Hey, hey! It may be Hannah’s birthday, but this episode is all about one thing:
Gaby Hoffmann’s bush.
OK, so, I am dubious whether it is Gaby’s bush exactly, or some fantastical merkin that is so hyperbolically piliferous that one look at it makes you want to floss your teeth.
Episode 3.3, entitled “She Said OK,” is multifariously hairy. “It grows, it shrinks; you can’t get attached,” Adam stipulates, as Hannah hacks away at his hair with a pair of scissors at the beginning of the episode. She promises not to make him look like “a little boy on the side of a cookie box.” It’s always easier, figuratively so, to take a pair of scissors to someone else than to one’s own self. Self-involvement of the basest kind always operates as a type of psychological projection—your faults are never your own, right?
This is the modus operandi of Gaby Hoffmann’s character, Caroline Sackler, who, like an untamed squall, storms into Hannah and Adam’s Greenpoint apartment (1616 India Street!) after being kicked to the curb by her boyfriend as well as by her employer, a school that only wants “old, stinky [teachers]” rather than young, cool ones.
I’m not sure what Gaby Hoffmann has been doing with herself since Now and Then, but between, um, now and then, things look as though they’ve been TIGHT. Girlfriend told The New York Times earlier this summer that, regardless of the fruitful acting career of her youth, she is as broke as a non-trust-fund Millennial (or PhD adjunct professor) these days, earning a measly $100/day working on independent projects. (It is in this article that she claims her notorious merkin is actually FO REAL, or at least it was her real bush in the film Crystal Fairy.)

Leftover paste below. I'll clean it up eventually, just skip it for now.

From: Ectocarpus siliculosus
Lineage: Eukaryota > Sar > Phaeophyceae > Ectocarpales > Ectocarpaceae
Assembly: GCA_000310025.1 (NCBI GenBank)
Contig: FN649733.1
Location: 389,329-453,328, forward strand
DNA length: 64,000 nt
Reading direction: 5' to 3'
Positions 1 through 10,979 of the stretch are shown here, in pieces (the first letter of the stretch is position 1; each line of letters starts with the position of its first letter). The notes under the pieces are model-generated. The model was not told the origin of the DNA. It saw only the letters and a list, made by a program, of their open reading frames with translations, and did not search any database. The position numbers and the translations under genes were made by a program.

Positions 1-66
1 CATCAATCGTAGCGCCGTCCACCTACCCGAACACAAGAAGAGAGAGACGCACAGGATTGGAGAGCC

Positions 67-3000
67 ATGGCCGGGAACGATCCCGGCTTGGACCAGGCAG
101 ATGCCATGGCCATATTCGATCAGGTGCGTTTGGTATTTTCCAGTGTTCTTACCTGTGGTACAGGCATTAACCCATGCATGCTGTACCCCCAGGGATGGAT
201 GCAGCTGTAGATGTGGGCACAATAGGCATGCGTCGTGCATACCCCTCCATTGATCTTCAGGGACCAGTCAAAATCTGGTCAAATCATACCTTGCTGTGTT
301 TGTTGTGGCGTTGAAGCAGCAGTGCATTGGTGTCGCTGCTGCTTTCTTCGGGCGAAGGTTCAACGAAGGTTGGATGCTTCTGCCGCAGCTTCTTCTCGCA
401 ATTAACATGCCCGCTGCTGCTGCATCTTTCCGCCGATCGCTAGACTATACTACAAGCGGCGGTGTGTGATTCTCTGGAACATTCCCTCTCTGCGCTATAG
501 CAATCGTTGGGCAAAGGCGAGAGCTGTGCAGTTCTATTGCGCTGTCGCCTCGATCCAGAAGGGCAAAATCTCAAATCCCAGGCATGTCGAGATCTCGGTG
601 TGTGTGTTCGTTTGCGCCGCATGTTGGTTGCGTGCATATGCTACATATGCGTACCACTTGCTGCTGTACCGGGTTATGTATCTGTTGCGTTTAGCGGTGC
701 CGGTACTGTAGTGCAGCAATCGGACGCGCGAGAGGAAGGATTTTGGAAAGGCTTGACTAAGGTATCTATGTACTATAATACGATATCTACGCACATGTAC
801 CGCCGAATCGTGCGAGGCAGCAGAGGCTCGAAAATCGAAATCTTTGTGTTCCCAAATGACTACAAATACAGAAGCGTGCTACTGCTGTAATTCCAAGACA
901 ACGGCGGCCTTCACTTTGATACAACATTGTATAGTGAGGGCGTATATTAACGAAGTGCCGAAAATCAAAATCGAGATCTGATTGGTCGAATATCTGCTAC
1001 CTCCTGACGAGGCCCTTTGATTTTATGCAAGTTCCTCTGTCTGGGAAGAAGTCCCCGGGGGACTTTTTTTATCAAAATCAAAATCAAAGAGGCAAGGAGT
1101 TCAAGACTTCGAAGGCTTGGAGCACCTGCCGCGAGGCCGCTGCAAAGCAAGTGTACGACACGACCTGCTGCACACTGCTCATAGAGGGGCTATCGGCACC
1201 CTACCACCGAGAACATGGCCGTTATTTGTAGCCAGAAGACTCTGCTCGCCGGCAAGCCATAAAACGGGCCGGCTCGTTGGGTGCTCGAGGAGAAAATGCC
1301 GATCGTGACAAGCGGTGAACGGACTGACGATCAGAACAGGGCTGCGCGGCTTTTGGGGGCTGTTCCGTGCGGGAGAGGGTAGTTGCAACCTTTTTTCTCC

In her three episode arc on Girls, Hoffmann demonstrates the depth and breadth of her acting chops. Caroline is CRAY, certifiably so, but exhibits moments of crystalline sagaciousness. Adam is right, she does “destroy everything in her wake,” but she also is “keenly aware of the challenge [she] present[s] to those around [her].” Caroline is a force whose strongest effects are felt in the aftermath, as in coming episodes we’ll witness how her presence affects Hannah and Adam’s relationship, as well as the other characters in Hannah’s world. I mean, poor Ray definitely needs a rabies shot after being bitten by her at Hannah’s birthday party, because he’s “too stoic” to dance with her.
Another multi-episode arc element of the hairy kind is Marnie’s music video performing Edie Brickell’s “What I Am,” courtesy of YouTube subscriber “FORBIDCharlie1986.” Yes, and yes—that Charlie, who has virtually zinged his ex with this video; granted, no one forced Marnie to give the camera bedroom eyes. Did you honestly think Marnie would never trump her cringeworthy rendition of Kanye’s “Stronger,” in which she very earnestly delivers lines like, “you can be my white Kate Moss tonight”? No? Well, prepared to be dragon kicked back into a pair acid wash mom jeans from 1988. BECAUSE THAT’S WHERE MARNIE IS TAKING YOU.
But, hey, it’s Hannah’s 25th birthday, remember? And while Marnie can’t wait to traipse on to the bar’s stage to sing to Hannah (and to the rest of the world!), we are reintroduced to an entire cast of characters we’ve been missing for far too long. Laird? He’s here. So is that little lesbian Taco, I mean “Tako with a ‘k.’” And of course Hannah’s parents are here—because who else is going to pay for the party, replete with free booze? (Passcode “BANANA” for free drinks!)